Valid causal inference from difference-in-differences analyses relies on the assumption that PBO and conventional LLIN groups would have shared parallel trends had the PBO LLIN group received conventional LLINs . Though the validity of this assumption cannot be proven, pre-LLIN trends were tested to assess whether trends were parallel between PBO and conventional LLIN groups using an interaction term between a binary indicator of the PBO LLIN group and a linear time trend. Testing of parallel trends were conducted using data from the pre-campaign period. Pre-LLIN trends appeared to be similar between PBO and conventional LLIN groups for LBW (p = 0.75), but not stillbirth models (p = 0.083). Thus, group-specific linear time trends were included in stillbirth difference-in-differences models using health facility*time interaction terms. This alternative difference-in-difference specification relaxes the parallel trends assumption by allowing pre-intervention trends to vary by group, but assumes that in absence of the campaign, the rate of change between PBO and conventional LLIN groups would have had parallel [25, 26]. Analyses were conducted in R (version 3.5.3) and Stata (StataCorp LLC, version 16.1).
Over the 38 months of observation (January 2015 to February 2018), data on 39,085 singleton deliveries were available from five HSDs that received conventional LLIN (n = 13,156), six HSDs that received PBO LLINs (n = 18,353), and one HSD that received a mixture of conventional and PBO LLINs (n = 7576). Approximately 3.3% of deliveries were stillbirths (n = 1279) and of the total live births (n = 37,806), 4.6% (n = 1727) were LBW.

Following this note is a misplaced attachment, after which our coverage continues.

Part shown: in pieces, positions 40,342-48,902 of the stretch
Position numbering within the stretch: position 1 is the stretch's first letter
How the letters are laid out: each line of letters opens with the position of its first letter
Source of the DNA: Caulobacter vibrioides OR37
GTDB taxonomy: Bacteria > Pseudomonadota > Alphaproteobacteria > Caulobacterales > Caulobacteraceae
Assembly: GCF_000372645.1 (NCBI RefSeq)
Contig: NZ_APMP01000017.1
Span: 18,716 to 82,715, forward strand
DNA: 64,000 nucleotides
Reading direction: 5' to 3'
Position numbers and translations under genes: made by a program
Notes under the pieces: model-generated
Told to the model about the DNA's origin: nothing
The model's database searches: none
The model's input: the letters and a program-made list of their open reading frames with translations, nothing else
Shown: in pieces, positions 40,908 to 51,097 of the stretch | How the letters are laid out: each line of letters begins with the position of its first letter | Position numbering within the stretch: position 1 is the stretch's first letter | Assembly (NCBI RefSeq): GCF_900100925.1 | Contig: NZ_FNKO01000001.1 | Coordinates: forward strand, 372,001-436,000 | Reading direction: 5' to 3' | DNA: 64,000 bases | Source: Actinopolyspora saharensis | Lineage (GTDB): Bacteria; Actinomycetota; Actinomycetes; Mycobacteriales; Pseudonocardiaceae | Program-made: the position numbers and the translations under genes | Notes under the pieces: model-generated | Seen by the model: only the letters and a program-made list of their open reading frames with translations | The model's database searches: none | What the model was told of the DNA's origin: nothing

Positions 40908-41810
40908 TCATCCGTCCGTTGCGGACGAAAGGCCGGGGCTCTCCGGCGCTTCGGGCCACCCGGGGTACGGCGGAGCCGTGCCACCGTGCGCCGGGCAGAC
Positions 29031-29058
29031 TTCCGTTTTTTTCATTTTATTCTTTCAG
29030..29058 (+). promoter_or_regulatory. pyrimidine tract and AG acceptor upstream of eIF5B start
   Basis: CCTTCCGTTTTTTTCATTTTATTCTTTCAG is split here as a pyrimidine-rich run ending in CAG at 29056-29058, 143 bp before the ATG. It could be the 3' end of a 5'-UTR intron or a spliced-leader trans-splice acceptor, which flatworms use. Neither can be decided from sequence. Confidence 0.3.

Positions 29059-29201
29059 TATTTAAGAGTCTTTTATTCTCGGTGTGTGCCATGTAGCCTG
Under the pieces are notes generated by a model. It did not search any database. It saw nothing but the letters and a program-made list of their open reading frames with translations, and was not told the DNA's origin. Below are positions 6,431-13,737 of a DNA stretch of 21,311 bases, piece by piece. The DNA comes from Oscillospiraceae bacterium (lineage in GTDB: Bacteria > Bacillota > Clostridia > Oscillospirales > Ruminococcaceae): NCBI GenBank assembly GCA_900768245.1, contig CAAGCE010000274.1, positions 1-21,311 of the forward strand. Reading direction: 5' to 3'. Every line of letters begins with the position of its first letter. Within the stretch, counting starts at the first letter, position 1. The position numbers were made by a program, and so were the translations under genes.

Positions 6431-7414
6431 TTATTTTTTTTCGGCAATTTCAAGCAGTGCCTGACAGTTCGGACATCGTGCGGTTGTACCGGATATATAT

Table 1 presents the characteristics and delivery outcomes of the study population for each LLIN group during the pre- and post-campaign periods. Overall, monthly averages of maternal age at delivery and HIV prevalence within health facilities were similar across LLIN groups and pre- and post-LLIN campaign periods. The proportion of primigravidae was generally higher during post-campaign months, but this finding was consistent between LLIN groups. The mean number of monthly deliveries across health facilities was 57.6 (standard deviation (SD): 36.6). The mean monthly LBW delivery rate was similar across LLIN groups but was generally lower during the post-LLIN campaign period. The mean monthly stillbirth delivery rate differed across LLIN groups but was lower during post-LLIN campaign months for the PBO group and conventional LLIN group. Samia-Bugwe South, the HSD that received a mixture of PBO and conventional LLINs, had a higher mean monthly stillbirth delivery rate compared to PBO and conventional LLIN groups, and this rate was higher during post-LLIN campaign months.
Impact of LLIN campaign (irrespective of net type)
Over a nine-month period, the incidence rate ratio (IRR) estimating the effect of the LLIN campaign on stillbirth incidence was IRR = 0.74 [95% CI: 0.59, 0.93] (Fig. 3). The effect of the campaign appeared to be dose-dependent, such that the effects were greater among women for whom the LLIN campaign occurred earlier in their pregnancy (Fig. 3B). Among women delivering 7–9 months after the campaign (i.e., women who might have benefited from the impact of the LLIN campaign throughout pregnancy), the relative reduction in the incidence rate was 40% [95% CI: 13, 59] (IRR = 0.60 [95% CI: 0.41, 0.87]).